Copenhagen’s Round Tower served as an observatory in the 17th century. Today the tower is an architectural oddity that provides views over the city.
Visiting Copenhagen’s Round Tower
A pleasant neighborhood
We begin by wandering through the funky, welcoming university neighborhood that surrounds the Round Tower.
I wouldn’t mind spending more time here.
Up and around in the Round Tower
The Round Tower in Copenhagen, Denmark, was built in 1642 as an observatory and predates the attached church by a number of years.
The inside is maintained as a museum with lots information (in English) on varying aspects of the tower’s construction and use over time (on the observatory and its use, but also on the original privy). That’s all very interesting, but it is the tower itself that I find fascinating.
Rather than stairs, one follows a broad, gently sloping walkway to the top. The cobblestones are a soft yellow, causing us to joke that we are following the yellow brick road.
Mostly the architecture sets the stage for a climb that is meditative. . . at least until a group of school children come hurtling down the walkway! (They can be heard long before they are seen and present a wonderful photographic opportunity, so I actually spend a long time waiting and shooting on the way up.)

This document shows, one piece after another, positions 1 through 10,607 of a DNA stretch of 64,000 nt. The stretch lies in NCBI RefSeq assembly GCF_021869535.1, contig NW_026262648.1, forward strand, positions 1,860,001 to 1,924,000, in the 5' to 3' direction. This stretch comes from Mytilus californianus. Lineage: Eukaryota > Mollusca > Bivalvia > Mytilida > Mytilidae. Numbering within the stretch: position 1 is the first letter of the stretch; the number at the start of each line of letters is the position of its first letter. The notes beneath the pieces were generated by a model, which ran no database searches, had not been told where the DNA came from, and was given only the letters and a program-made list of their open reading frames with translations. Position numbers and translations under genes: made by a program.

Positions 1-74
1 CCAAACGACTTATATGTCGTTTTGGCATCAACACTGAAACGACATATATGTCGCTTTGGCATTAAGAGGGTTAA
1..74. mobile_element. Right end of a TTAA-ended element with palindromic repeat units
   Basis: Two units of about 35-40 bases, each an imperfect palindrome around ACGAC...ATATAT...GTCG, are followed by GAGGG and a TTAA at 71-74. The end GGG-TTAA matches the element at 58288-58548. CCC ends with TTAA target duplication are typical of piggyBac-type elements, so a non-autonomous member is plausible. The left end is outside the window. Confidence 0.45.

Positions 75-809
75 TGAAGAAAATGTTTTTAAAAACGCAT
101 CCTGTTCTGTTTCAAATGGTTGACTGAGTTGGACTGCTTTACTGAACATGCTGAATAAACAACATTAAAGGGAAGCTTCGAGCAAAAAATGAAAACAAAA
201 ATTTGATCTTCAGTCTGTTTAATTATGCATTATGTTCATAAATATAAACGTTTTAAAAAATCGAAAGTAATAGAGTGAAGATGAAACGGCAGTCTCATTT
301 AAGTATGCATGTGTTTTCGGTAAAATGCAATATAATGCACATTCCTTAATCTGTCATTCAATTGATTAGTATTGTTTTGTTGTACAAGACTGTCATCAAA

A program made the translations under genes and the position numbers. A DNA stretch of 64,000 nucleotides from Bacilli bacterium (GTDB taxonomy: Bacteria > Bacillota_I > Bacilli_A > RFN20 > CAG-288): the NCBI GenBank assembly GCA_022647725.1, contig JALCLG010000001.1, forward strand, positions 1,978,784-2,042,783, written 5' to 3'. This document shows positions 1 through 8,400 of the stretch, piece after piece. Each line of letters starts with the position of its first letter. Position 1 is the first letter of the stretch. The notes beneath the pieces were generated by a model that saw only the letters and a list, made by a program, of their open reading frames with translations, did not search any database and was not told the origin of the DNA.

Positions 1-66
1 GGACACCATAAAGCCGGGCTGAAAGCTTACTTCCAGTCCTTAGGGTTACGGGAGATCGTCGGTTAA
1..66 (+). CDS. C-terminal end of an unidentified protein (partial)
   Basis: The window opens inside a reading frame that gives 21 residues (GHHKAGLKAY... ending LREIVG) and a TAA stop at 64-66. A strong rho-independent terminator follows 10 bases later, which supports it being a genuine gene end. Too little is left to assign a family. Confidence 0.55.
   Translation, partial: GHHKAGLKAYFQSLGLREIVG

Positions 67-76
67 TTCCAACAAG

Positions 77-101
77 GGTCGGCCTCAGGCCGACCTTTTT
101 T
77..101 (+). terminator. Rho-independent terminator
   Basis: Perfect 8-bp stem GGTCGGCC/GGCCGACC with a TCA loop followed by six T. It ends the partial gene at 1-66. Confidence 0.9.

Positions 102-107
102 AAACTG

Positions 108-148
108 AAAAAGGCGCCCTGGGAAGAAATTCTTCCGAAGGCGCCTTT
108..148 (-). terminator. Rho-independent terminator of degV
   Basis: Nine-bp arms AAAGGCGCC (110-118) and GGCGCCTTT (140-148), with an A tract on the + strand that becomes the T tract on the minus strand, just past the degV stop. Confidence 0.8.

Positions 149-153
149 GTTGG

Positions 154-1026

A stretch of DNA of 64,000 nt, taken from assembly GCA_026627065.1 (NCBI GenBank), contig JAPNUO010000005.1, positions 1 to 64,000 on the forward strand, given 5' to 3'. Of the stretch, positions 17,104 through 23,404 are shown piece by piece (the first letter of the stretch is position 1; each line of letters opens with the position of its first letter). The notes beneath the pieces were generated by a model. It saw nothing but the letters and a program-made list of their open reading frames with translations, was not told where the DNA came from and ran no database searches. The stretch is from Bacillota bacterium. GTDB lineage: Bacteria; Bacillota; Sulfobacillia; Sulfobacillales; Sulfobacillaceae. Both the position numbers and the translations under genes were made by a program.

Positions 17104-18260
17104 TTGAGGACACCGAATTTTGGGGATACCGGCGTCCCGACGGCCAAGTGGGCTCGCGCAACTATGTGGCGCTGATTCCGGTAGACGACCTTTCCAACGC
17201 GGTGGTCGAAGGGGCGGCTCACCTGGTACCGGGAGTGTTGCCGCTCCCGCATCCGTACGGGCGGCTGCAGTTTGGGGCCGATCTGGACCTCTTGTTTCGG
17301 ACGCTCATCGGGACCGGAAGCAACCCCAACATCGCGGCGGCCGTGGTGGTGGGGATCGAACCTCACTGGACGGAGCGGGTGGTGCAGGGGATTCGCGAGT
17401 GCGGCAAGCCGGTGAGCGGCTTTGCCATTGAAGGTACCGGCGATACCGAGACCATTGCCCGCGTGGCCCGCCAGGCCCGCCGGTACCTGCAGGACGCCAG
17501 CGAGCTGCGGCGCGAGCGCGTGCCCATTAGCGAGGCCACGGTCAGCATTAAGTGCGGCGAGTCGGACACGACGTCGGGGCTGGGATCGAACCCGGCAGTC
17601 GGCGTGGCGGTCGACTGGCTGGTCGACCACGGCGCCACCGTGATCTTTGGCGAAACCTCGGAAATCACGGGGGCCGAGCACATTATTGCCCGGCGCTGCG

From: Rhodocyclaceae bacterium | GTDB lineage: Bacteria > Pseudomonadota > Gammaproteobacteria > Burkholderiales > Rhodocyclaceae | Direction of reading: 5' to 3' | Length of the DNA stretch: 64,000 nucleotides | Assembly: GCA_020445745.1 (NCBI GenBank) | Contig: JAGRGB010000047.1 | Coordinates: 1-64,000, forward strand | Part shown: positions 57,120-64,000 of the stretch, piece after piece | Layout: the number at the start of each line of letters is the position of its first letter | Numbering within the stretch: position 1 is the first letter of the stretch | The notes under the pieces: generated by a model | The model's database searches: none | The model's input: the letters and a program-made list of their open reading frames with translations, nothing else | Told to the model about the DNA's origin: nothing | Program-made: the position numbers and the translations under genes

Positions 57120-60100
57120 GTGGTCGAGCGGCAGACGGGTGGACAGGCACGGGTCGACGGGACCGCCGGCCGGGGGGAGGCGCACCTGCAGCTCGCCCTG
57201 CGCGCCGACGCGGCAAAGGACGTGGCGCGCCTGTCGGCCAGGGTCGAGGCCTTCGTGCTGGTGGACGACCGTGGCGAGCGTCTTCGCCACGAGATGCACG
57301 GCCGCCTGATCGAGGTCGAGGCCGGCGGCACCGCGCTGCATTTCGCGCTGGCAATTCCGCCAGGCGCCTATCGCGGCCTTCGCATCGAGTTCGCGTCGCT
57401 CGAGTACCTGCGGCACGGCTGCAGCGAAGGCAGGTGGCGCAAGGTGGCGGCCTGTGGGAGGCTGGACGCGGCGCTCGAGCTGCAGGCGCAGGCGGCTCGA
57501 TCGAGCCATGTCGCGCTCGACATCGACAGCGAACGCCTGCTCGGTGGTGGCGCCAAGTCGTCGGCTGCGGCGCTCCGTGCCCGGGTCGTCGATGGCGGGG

The top of the tower provides great views of the city. It is amazing to realize how many steeples and towers punctuate the urban area.
At the same time it is hard to avoid the fact that, despite the elaborate old buildings, this is very much a modern industrial city.
Inside Trinity Church
Back at the bottom, we venture into the attached Trinity Church. The original church was constructed a few years after the observatory, but the present version is a more recent incarnation (dating back to 1731 after the original was destroyed by fire), with a lovely old grand organ and other historic furnishings and an intriguing mix of traditional and modern lighting.
Next post: The King’s Gardens and Rosenborg Castle